try using a set of aluminum setup wheels, available from companies like
Hudy, Integy, and others. They look trick and will take tire size out of
the equation for good.
Since tweak is dependant on a few other elements of chassis setup,
it is important to do things in the right order. If you set your car's
tweak before setting ride height, for example, you will only mess up the
balance after raising or lowering the car. Get used to doing things in a
particular order, and then make sure to follow it each and every time
you work on your car.
1 Set Ride Height • Most of the suspension adjustments
you make will be dependant on the car's ride height, so it is very
important to always check the ride height first. Sit the car on your
setup board or on a flat, level surface and check the ride height at
each of its four corners. Make adjustments to the shock collars where
necessary to achieve your desired ride height.
There are a few specific things that you can try to avoid to
help maintain a tweak-free car. These may not apply to every
chassis out there, but they should give you some general ideas:
Screw in the "X" • When you put
together the fundamental pieces of your car such as the
bulkheads, shock towers, and upper deck (if applicable), try to
always tighten the screws in an "X" pattern. This
prevents any one screw from being initially over-tightened and
subsequently twisting the chassis, shock tower, or deck. Once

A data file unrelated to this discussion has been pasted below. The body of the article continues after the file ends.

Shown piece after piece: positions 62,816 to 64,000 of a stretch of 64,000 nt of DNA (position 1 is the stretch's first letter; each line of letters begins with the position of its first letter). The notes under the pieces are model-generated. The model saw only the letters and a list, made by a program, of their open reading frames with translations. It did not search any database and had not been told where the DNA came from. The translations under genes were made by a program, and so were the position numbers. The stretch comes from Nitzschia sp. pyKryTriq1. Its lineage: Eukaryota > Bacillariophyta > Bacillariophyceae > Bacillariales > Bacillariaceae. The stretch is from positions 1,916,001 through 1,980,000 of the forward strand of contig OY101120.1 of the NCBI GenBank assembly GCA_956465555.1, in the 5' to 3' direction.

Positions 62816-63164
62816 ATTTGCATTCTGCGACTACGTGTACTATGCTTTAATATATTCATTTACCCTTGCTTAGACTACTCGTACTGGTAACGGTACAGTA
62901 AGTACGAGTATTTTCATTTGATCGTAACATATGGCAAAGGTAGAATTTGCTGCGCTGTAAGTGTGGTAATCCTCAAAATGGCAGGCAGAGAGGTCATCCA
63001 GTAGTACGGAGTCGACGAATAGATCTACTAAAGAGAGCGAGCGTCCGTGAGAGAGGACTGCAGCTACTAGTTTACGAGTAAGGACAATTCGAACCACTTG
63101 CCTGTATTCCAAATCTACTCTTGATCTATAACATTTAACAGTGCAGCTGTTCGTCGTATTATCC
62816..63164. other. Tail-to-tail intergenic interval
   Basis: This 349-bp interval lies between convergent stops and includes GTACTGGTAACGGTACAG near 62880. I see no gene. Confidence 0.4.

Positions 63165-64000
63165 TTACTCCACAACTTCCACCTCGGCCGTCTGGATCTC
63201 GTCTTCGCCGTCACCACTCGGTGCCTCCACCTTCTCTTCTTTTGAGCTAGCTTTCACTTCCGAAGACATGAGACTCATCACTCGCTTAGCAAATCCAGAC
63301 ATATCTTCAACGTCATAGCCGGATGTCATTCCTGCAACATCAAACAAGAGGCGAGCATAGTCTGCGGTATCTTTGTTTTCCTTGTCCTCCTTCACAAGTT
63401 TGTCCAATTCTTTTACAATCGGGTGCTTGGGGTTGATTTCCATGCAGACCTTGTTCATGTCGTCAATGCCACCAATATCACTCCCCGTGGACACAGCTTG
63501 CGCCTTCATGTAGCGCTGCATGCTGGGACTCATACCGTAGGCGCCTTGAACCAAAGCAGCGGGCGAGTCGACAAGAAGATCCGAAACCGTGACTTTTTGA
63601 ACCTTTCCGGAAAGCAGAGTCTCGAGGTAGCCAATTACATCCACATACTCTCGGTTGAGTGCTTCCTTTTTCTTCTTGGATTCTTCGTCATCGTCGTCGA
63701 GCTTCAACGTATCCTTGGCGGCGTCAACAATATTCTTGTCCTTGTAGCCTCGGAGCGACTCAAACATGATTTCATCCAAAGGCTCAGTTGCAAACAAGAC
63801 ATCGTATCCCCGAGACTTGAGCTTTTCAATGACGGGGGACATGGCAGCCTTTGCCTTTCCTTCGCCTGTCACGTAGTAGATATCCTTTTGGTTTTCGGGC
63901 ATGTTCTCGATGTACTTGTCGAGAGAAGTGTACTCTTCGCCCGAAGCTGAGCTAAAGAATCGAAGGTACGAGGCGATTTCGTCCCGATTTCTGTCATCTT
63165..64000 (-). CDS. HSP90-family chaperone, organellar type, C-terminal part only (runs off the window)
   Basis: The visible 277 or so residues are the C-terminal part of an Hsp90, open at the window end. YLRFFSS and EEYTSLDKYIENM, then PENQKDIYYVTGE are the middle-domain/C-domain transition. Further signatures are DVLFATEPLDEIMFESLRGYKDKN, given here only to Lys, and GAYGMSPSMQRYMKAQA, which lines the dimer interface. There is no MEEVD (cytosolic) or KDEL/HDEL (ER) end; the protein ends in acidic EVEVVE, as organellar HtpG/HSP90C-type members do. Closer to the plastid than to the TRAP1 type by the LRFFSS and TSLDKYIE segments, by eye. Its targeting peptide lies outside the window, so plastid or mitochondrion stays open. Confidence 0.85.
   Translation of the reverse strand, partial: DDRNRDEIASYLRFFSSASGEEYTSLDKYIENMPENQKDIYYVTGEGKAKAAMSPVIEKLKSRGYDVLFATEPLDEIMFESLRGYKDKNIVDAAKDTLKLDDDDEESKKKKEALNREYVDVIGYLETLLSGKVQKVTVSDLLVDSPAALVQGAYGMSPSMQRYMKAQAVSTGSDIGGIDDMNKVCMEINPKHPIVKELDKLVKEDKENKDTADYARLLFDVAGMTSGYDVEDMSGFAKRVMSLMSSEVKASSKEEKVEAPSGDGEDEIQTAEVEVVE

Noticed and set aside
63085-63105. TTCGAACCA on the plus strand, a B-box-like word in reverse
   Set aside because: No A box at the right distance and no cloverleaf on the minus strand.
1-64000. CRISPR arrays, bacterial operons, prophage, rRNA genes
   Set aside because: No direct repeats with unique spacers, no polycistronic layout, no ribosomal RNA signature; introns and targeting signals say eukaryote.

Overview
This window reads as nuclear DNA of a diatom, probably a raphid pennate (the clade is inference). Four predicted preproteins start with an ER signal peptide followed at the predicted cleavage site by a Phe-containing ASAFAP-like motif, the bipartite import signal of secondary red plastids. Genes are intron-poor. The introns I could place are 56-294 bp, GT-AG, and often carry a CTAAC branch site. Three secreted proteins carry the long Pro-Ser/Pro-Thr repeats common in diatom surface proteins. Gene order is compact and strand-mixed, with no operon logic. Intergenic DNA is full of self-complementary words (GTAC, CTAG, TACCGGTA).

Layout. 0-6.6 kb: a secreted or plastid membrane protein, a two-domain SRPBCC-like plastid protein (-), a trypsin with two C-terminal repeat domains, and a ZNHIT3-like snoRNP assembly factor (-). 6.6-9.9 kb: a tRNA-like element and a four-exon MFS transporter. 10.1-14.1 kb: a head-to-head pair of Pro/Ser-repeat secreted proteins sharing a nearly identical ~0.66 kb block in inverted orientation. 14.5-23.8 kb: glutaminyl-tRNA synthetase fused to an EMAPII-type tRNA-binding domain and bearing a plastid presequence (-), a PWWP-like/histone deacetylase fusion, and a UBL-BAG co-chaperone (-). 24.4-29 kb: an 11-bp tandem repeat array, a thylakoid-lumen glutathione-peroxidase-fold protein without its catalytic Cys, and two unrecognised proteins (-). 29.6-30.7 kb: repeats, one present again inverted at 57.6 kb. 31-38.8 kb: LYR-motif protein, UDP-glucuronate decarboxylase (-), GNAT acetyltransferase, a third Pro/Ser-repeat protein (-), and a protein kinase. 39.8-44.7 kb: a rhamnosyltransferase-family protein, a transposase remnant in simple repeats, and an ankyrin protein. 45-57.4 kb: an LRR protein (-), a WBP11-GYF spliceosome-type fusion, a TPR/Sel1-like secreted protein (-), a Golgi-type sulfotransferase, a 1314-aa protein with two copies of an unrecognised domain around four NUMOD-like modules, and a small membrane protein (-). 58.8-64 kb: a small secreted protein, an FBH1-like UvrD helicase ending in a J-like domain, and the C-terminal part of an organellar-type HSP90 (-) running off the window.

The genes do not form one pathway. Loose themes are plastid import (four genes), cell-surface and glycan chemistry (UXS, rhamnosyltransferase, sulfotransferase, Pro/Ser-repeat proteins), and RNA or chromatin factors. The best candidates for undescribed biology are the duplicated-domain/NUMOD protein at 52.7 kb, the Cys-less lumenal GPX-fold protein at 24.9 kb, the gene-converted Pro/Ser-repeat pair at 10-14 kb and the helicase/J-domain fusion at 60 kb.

you get used to using this pattern, you will probably do it
subconsciously whenever you build a car in the future. Begin by
screwing in all four screws about 80% of the way, but do not
tighten them. Tighten the upper left screw, then the bottom
right screw, then the bottom left screw, and finally the upper
right screw. This should produce a consistent and even result
Free the Belts
• If you are running one of the many belt-driven cars on the
market, this tip's for you. Never run the belts so tight that
they may be causing the chassis to flex. This should go without
saying, of course, but you'd be surprised at how many cars we've
seen with this problem, especially now that most kits offer
adjustable differential angles that control the belt tension.
The belt should always be loose enough that you can press down
on it by at least 1 cm before it goes taught. If it is too tight,
it can cause the chassis to flex, and this will almost certainly
mess up your car's tweak--and since it's an on-power effect, you
may never even notice it.
Wheels • As you subject a set of wheels to the rigors